“Does the just man pity the souls of his beasts of burden? Then surely we ought to show to them great gentleness and kindness for many reasons, but for this above all: that we may take by this means an opportunity to sympathise with them, because they are of the same origin as ourselves. For not without reason in the Law does God bid us raise up the beast of burden which has fallen, and bring back into the path the straying sheep, and not muzzle the ox which treads out the corn. He wishes us, therefore, to show great mercy to brute beasts. [7]

Those, therefore, who are compassionate towards animals imitate God and his loving kindness.

This certainly dispels the articles presentation that by caring for animals we are humanizing them and making ourselves more an animal. Our good care of creation only adds to our humaneness and humanity.

There are those who obsess over their pets and to an unhealthy extent. This is certainly an issue that needs attention and a re-direction to a more rightly ordered stewardship. But, this should not be blown out of proportion to be the “standard” of a world full of truly good stewards of creation. The “personhood” issue of animals will certainly not fall off the radar of the millions of Christians who indeed follow the gospel teachings and the teachings of the Church.

So, if we were to address the articles intent to lead us all out of the mire of humanizing animals, I would have but one thought; Creation and the animals call forth upon the human heart to reflect on the infinite beauty and unconditional love of the Creator. We cannot throw the baby out with the bath water!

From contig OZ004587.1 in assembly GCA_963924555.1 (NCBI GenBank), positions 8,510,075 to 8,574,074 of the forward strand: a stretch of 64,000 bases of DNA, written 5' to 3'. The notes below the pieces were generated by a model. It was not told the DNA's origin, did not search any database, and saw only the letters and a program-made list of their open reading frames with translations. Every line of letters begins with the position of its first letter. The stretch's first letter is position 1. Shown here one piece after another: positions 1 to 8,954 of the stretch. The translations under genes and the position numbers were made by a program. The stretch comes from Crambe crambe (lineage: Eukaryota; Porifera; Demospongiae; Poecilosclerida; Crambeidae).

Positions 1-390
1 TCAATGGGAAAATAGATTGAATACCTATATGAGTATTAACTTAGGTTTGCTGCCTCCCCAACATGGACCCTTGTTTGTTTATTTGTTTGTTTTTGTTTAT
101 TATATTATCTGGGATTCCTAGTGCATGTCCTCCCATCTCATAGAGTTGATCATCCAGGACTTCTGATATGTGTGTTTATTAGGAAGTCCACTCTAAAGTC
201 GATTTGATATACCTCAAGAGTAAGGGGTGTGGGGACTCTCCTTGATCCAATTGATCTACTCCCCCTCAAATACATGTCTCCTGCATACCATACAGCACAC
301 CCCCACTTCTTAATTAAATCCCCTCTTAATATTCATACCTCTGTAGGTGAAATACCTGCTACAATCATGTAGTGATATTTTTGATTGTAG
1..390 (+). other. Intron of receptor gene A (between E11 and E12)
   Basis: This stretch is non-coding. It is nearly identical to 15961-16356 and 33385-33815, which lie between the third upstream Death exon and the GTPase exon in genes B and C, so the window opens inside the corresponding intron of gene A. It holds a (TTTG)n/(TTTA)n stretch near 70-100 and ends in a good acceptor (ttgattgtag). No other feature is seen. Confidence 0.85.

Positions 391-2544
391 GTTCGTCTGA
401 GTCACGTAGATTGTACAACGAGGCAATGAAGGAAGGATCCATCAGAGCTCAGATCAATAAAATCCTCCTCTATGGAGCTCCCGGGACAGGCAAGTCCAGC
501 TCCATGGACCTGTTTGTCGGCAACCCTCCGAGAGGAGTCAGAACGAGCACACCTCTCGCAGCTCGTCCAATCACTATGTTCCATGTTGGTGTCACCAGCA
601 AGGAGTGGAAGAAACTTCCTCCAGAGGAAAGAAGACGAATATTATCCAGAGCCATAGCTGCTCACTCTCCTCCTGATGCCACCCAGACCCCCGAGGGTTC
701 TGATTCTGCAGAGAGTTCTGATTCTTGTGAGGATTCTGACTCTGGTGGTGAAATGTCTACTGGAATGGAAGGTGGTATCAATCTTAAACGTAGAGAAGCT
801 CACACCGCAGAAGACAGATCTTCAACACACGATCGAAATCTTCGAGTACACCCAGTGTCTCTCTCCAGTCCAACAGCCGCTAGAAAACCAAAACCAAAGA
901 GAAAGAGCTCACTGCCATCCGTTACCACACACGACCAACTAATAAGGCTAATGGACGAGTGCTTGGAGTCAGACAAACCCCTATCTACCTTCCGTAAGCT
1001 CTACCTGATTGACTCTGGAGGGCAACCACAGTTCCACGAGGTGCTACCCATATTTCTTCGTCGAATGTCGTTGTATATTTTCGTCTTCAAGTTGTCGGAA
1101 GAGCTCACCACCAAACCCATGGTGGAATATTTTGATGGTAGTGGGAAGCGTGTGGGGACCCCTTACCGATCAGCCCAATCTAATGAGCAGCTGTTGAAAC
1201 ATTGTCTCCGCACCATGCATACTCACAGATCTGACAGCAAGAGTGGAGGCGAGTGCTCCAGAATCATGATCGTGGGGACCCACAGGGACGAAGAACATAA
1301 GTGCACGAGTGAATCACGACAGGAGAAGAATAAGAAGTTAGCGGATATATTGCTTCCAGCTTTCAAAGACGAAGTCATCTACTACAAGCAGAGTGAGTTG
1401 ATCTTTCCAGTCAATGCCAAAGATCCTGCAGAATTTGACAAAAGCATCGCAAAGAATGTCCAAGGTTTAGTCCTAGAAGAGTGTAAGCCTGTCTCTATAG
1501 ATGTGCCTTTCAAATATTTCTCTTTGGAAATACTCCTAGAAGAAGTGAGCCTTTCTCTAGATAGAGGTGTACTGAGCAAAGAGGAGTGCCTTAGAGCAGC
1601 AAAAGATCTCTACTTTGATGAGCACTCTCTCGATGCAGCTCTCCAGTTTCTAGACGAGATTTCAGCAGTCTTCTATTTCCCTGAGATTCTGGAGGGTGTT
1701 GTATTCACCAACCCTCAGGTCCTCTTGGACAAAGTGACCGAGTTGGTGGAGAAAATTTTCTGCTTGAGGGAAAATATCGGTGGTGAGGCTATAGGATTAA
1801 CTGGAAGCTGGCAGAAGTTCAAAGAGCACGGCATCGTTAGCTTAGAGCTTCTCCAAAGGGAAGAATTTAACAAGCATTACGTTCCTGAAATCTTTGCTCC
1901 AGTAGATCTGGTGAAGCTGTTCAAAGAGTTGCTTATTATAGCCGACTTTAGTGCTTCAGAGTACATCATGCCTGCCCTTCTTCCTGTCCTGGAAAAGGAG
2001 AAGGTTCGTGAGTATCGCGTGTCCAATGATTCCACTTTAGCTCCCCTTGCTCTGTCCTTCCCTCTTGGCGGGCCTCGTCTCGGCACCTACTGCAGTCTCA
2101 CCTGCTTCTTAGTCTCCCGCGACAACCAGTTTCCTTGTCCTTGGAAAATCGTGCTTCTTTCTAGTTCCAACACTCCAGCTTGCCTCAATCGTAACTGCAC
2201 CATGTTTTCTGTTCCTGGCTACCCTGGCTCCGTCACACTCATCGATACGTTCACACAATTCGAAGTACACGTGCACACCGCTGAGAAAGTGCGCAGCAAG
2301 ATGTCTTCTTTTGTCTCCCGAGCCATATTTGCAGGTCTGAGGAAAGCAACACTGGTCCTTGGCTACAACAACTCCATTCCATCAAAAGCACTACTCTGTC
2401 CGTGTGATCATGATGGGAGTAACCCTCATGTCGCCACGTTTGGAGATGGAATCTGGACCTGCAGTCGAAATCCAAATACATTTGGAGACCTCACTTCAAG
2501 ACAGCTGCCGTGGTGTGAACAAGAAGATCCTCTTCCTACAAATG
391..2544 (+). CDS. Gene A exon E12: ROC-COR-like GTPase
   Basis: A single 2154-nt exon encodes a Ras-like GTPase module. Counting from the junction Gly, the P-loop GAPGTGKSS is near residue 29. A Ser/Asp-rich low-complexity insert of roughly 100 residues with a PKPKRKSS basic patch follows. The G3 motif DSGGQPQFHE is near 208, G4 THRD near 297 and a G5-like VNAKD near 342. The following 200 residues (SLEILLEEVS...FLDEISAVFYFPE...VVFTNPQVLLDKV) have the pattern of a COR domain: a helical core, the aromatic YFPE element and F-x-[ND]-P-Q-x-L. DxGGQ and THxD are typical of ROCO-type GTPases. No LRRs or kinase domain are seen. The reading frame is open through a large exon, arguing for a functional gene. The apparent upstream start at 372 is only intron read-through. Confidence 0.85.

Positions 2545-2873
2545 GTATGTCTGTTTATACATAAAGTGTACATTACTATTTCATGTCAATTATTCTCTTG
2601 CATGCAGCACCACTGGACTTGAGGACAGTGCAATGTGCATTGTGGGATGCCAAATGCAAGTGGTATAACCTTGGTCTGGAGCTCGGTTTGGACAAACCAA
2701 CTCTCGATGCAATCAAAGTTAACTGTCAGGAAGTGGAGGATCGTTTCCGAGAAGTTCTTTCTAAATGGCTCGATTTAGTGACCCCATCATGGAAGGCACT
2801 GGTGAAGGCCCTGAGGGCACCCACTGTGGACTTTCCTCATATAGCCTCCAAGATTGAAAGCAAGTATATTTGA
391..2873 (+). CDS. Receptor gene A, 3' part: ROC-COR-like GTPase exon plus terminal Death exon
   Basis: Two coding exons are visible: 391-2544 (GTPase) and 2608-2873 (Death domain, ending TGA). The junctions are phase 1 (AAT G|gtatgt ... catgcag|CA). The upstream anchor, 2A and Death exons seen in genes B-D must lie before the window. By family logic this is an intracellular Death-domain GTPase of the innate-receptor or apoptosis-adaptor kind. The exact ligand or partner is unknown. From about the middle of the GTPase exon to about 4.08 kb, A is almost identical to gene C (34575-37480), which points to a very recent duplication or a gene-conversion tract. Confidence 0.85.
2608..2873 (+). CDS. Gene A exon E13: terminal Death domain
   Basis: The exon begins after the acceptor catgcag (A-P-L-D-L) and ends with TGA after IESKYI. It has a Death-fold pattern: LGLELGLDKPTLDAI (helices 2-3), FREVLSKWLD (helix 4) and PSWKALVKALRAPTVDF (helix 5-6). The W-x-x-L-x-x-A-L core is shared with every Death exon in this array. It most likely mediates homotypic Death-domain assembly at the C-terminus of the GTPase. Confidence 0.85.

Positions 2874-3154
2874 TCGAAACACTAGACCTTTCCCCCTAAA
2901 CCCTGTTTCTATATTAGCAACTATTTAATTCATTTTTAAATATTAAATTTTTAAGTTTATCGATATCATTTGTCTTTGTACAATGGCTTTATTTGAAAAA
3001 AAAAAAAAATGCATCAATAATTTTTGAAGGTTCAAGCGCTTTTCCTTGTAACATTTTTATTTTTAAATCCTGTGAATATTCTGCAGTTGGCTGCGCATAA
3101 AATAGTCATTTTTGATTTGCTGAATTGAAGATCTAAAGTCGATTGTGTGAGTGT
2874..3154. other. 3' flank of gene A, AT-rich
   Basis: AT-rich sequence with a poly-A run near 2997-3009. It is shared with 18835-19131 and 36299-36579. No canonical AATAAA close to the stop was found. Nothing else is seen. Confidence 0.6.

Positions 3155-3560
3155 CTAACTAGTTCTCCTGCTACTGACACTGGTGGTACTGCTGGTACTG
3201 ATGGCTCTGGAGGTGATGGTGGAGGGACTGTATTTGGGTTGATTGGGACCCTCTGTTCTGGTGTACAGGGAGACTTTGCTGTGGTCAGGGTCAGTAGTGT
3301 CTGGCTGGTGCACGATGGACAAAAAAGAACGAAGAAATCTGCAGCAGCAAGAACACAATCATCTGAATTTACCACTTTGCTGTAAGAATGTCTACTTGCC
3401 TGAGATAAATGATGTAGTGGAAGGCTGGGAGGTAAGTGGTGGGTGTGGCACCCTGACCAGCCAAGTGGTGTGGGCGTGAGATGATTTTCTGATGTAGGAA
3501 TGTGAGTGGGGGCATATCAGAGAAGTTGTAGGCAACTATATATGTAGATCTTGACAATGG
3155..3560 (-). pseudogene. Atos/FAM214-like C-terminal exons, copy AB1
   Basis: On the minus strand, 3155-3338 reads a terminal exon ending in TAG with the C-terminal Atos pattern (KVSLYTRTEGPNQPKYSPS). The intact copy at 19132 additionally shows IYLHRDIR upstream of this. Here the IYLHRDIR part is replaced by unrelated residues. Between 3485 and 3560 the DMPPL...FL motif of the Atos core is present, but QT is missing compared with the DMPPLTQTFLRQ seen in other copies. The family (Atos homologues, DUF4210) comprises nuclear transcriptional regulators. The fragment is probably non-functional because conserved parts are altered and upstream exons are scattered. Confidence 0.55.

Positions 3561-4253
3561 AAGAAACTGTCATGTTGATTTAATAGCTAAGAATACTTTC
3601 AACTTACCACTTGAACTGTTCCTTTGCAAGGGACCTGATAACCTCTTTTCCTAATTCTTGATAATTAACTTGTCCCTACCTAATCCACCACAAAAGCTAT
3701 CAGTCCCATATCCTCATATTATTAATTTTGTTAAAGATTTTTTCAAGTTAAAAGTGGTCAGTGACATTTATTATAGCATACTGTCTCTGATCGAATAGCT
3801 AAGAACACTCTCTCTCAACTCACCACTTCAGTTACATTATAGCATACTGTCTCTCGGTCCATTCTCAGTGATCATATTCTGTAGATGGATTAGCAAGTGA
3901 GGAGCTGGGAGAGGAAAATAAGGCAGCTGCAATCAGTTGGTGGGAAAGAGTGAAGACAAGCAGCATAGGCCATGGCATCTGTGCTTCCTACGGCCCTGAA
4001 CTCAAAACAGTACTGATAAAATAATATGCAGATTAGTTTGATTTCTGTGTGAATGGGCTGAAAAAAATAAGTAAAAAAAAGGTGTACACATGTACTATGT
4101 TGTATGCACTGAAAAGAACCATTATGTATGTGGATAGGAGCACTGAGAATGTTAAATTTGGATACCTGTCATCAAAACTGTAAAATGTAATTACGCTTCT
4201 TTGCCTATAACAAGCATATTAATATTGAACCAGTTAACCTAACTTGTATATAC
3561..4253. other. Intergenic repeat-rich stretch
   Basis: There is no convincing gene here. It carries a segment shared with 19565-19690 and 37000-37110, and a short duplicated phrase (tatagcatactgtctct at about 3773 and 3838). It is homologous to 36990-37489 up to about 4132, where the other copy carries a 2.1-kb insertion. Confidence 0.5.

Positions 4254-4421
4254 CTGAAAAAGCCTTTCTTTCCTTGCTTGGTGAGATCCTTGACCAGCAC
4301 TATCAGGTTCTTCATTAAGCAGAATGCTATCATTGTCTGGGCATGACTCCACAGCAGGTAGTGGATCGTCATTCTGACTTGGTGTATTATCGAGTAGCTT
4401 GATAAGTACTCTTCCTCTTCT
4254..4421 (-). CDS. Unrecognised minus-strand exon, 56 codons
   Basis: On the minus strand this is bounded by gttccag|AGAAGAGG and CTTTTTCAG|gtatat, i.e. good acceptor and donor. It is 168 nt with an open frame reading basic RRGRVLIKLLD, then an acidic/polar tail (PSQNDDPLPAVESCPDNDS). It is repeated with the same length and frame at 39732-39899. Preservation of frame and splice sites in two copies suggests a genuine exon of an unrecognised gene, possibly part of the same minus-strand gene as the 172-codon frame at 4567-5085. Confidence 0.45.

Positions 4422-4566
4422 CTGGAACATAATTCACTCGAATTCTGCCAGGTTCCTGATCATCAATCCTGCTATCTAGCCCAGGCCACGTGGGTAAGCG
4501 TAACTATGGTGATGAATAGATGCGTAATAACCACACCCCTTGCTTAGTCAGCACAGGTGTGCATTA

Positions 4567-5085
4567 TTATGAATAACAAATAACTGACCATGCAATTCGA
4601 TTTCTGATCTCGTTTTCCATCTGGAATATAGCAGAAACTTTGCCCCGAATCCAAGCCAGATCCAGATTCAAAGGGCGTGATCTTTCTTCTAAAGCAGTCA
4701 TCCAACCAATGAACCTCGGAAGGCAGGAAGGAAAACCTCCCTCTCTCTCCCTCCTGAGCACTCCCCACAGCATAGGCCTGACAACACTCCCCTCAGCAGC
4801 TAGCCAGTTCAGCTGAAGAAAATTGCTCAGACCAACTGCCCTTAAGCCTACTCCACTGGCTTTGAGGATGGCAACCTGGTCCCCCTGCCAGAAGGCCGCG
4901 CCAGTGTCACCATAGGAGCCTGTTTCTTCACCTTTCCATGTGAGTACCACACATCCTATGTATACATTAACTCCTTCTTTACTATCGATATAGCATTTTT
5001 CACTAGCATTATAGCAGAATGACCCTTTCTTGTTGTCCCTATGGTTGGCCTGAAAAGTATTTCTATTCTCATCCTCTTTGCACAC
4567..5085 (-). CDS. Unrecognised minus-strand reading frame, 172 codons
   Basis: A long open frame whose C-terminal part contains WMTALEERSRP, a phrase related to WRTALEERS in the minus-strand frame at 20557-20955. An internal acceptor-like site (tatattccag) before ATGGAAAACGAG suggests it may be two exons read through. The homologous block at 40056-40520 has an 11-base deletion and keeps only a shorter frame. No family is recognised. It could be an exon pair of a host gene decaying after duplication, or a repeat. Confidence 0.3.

[1] Catechism of the Catholic Church, 2nd ed., paragraph 339.

[2] Catechism of the Catholic Church, 2nd ed., paragraph 353

[3] Catechism of the Catholic Church, 2nd ed., paragraph 2415, (Cf. CA 37-38)

[4] Catechism of the Catholic Church, 2nd ed., paragraph 2416, (Cf. Mt 6:26; Dan 3:79-81)

[5] Life of St. Bernard, Abbot of Clairvaux, by the Abbot Vacandard, Doctor in Theology. Vol. II. Paris: Victor LeCoffre 1895.

[6] Cornelius a Lapide, Burns & Oates

[7] The Church and Kindness to Animals 1906

Susi Pittman is founder of CatholicStewardsofCreation.com and Owner-President of Twin Oaks Publishing; she is author of Animals in Heaven? Catholics Want to Know!; an advocate for the Florida Catholic Conference; a member of the St. Joseph’s Catholic Council of Women in Jacksonville, Florida; an Associate of the Sisters of St. Joseph, St. Augustine;a member of the Florida Publishers Association, Independent Book Publishers Association, the National Association of Professional Women, the ASPCA, the Humane Society of the United States and the National Audubon society.